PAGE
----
When traditionally white public schools in the South became sites of massive resistance in the wake of the Supreme Court's Brown v. Board of Education decision, numerous white students exited the public system altogether, with parents choosing homeschooling or private segregationist academies. But some historically white elite private schools opted to desegregate. The black students that attended these schools courageously navigated institutional and interpersonal racism but ultimately emerged as upwardly mobile leaders. Transforming the Elite tells this story. Focusing on the experiences of the first black students to desegregate Atlanta's well-known The Westminster Schools and national efforts to diversify private schools, Michelle A. Purdy combines social history with policy analysis in a dynamic narrative that expertly re-creates this overlooked history. Through gripping oral histories and rich archival research, this book showcases educational changes for black southerners during the civil rights movement including the political tensions confronted, struggles faced, and school cultures transformed during private school desegregation. This history foreshadows contemporary complexities at the heart of the black community's mixed feelings about charter schools, school choice, and education reform.
|Publisher:||The University of North Carolina Press|
|Product dimensions:||6.10(w) x 9.20(h) x 0.80(d)|
About the Author
Michelle A. Purdy is assistant professor of education and affiliate faculty member of the Interdisciplinary Program in Urban Studies and the Center on Urban Research and Public Policy at Washington University in St. Louis. She is co-editor of Using Past as Prologue: Contemporary Perspectives on African American Educational History.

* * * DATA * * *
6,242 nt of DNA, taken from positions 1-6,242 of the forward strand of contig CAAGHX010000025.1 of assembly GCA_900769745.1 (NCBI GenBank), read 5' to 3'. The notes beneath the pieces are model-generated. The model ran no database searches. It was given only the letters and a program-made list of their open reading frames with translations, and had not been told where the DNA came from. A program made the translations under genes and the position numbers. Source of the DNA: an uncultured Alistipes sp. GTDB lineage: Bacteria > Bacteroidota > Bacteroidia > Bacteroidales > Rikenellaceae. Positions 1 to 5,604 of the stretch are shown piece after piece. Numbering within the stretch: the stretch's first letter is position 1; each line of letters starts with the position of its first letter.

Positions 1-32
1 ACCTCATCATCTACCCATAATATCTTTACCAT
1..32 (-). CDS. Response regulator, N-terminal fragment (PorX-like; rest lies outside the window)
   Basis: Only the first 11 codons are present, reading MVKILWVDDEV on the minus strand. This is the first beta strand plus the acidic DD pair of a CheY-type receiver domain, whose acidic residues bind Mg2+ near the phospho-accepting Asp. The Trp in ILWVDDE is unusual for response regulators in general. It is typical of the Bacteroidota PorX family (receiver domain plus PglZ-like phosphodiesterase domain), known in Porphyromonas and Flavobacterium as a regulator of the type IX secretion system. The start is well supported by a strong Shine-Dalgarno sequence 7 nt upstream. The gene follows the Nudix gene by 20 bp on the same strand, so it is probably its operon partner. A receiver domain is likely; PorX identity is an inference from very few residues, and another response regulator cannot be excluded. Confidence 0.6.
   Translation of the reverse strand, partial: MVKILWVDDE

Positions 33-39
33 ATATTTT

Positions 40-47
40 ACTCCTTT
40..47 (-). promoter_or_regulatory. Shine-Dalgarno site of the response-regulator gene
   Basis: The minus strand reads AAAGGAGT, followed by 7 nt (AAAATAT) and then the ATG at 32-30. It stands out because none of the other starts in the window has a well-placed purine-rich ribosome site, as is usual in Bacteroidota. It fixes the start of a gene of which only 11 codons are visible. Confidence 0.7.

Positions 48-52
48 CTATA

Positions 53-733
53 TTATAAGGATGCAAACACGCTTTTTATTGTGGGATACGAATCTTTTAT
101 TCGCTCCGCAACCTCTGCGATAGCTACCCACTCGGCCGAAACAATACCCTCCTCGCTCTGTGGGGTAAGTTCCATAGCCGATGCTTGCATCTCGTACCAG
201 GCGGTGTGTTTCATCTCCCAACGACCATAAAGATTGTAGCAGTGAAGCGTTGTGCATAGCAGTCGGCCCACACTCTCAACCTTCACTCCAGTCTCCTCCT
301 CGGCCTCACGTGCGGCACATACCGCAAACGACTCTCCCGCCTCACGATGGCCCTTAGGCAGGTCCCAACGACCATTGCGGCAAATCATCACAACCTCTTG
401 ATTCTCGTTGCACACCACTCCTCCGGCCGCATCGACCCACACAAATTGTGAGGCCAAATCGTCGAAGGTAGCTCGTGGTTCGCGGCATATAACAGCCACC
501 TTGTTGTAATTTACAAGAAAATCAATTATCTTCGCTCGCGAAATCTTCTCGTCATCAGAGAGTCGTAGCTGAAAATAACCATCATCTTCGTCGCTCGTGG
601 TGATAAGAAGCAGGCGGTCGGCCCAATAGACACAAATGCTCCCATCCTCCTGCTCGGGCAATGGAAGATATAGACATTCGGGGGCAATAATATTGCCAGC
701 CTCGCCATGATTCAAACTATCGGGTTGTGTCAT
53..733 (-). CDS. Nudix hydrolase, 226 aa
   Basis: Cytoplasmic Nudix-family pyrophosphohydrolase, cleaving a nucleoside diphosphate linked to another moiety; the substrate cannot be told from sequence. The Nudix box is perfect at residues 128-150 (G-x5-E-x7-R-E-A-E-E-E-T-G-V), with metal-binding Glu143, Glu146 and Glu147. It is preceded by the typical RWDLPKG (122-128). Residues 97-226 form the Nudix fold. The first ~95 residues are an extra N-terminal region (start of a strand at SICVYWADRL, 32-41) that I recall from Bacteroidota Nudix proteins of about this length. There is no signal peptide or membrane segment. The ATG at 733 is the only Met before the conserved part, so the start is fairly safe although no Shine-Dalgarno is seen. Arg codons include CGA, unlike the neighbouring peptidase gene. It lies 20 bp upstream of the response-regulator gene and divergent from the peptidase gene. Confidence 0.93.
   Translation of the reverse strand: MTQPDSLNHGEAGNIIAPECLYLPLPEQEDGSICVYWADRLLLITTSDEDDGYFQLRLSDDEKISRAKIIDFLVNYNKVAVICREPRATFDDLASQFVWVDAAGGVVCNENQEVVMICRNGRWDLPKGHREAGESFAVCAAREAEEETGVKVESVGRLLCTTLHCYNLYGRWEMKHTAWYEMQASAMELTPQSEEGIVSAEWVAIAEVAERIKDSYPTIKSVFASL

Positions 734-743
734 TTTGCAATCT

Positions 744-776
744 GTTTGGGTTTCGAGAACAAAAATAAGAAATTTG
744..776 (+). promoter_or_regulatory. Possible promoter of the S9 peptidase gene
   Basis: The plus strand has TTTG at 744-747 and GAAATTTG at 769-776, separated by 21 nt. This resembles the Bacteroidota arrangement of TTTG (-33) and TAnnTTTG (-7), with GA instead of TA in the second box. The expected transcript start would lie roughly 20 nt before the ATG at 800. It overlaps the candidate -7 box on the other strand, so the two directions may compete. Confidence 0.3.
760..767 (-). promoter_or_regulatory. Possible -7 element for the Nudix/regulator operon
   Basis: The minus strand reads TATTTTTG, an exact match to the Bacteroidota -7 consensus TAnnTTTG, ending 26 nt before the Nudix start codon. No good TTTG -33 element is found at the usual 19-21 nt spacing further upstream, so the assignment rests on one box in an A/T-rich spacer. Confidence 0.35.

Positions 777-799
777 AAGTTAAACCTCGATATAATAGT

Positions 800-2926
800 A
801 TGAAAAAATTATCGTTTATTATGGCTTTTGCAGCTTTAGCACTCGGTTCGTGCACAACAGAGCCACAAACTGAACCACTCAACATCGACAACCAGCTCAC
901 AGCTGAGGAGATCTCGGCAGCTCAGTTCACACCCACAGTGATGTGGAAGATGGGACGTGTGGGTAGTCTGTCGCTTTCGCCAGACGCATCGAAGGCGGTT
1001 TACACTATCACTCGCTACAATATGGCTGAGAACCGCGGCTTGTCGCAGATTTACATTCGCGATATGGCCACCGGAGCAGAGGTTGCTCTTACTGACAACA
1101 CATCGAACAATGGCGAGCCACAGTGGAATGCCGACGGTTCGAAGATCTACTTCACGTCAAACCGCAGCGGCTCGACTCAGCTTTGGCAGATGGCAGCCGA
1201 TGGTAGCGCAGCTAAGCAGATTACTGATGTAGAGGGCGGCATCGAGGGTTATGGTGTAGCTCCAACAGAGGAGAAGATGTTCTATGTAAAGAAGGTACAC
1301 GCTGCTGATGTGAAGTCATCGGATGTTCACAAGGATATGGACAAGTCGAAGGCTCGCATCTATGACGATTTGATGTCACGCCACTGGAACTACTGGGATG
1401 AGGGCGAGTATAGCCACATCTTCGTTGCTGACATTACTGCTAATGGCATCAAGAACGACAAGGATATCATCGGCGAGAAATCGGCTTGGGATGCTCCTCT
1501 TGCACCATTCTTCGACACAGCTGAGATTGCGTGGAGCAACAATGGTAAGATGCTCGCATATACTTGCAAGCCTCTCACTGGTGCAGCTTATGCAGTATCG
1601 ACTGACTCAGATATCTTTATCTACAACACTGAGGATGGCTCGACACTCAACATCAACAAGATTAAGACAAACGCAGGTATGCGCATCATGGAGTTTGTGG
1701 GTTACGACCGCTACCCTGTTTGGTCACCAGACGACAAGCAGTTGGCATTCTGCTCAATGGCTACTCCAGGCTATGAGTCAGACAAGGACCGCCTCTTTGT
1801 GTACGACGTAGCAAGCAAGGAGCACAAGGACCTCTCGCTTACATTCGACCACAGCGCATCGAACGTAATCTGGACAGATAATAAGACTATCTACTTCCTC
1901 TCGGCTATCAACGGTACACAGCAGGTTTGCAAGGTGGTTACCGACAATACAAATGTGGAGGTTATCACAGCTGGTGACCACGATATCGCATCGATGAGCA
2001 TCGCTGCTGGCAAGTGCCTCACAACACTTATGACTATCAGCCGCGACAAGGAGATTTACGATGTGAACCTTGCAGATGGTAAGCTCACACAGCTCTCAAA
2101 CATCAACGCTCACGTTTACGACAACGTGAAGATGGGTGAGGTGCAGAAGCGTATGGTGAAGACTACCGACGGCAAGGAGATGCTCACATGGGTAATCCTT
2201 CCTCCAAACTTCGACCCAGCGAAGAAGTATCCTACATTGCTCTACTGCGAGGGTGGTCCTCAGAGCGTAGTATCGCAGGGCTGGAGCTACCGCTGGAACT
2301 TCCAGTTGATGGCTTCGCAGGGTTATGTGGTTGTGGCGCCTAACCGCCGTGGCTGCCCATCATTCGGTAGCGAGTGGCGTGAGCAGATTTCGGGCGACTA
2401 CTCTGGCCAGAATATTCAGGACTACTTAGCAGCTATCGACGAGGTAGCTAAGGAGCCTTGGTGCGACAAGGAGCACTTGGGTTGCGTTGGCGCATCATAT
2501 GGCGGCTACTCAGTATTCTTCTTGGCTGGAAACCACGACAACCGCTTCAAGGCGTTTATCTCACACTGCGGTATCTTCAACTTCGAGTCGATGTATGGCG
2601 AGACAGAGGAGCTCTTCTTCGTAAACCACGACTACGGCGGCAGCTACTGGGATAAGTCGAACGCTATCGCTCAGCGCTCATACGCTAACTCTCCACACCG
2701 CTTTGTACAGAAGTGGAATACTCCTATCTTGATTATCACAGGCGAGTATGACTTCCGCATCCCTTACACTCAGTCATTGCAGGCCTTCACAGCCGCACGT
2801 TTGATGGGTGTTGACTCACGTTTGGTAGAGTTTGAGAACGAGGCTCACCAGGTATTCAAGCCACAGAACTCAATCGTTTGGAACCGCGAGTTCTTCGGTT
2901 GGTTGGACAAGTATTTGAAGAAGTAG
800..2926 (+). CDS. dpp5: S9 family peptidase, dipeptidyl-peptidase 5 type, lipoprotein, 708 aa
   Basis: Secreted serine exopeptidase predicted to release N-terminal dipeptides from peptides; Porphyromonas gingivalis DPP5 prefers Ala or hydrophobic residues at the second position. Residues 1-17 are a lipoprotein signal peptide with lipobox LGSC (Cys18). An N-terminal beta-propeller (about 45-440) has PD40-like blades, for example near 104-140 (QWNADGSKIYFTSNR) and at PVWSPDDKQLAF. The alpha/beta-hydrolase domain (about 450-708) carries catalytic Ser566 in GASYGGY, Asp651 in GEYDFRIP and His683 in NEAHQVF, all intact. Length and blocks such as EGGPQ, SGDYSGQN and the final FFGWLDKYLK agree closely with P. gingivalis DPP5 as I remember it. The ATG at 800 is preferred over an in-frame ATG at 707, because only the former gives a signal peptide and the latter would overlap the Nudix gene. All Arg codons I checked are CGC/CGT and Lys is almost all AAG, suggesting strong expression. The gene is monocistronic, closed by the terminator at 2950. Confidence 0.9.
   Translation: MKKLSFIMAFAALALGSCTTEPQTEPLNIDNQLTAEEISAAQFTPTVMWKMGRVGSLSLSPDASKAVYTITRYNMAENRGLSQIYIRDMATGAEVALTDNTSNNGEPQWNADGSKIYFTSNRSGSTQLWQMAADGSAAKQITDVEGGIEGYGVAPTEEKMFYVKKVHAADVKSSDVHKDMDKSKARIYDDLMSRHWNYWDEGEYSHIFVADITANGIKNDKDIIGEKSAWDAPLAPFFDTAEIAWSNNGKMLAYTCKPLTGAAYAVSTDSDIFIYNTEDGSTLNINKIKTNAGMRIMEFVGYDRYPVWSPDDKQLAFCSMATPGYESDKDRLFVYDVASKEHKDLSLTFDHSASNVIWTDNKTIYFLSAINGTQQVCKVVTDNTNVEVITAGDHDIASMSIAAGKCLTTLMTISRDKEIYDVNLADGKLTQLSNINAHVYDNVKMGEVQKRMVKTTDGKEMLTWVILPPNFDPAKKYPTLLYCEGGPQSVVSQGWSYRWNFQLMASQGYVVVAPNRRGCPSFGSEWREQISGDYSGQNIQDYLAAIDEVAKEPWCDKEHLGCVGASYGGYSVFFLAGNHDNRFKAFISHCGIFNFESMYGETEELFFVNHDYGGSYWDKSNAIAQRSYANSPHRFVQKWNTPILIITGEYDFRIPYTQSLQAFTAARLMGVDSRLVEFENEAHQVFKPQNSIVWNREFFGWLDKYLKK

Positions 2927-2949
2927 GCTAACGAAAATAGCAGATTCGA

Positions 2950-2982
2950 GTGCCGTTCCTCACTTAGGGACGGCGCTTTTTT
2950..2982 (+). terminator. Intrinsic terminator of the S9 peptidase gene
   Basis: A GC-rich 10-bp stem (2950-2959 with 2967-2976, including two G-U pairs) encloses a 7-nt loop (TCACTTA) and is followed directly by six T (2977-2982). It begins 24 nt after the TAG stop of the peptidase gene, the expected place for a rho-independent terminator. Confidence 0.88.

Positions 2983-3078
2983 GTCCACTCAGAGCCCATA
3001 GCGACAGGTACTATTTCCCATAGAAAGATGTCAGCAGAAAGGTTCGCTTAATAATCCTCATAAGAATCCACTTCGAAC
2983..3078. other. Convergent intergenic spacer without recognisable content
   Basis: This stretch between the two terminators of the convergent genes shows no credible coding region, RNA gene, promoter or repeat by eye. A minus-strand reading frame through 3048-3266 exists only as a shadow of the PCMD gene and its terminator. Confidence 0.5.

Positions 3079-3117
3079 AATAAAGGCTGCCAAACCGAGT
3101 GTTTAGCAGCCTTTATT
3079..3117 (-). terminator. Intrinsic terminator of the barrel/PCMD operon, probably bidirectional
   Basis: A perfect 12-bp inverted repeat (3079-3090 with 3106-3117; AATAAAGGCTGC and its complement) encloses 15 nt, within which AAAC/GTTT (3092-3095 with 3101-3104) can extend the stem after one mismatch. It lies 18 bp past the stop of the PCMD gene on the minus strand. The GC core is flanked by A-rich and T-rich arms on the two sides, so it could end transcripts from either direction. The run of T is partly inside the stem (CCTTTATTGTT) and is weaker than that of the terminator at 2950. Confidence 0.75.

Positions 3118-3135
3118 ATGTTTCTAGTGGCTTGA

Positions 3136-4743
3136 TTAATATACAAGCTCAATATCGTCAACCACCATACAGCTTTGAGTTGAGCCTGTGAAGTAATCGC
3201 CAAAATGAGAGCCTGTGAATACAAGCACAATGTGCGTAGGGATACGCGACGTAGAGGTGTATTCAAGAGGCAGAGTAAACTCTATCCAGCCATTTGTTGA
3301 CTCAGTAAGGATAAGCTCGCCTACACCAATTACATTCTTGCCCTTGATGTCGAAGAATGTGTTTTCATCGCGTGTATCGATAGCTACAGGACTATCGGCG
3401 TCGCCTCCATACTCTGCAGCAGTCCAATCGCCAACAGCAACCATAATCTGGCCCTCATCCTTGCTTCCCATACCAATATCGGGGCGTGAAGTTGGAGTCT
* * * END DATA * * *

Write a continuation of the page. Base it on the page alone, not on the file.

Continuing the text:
What People are Saying About This
With rich, in-depth analysis, a mastery of black educational history, and empathetic storytelling, Transforming the Elite has the potential to spark discussion about a range of issues relevant to black educational history and contemporary debates over race and equality.Hilary Moss, Amherst College
This book makes a major contribution to our understanding of the education experiences of African American students in the second half of the twentieth century, the history of desegregation in the South, and the history of private schooling. Michelle Purdy shows us the ways in which the first black students to desegregate schools like Westminster both changed and were changed by the social and political culture of white private schools.Jonna Perrillo, University of Texas at El Paso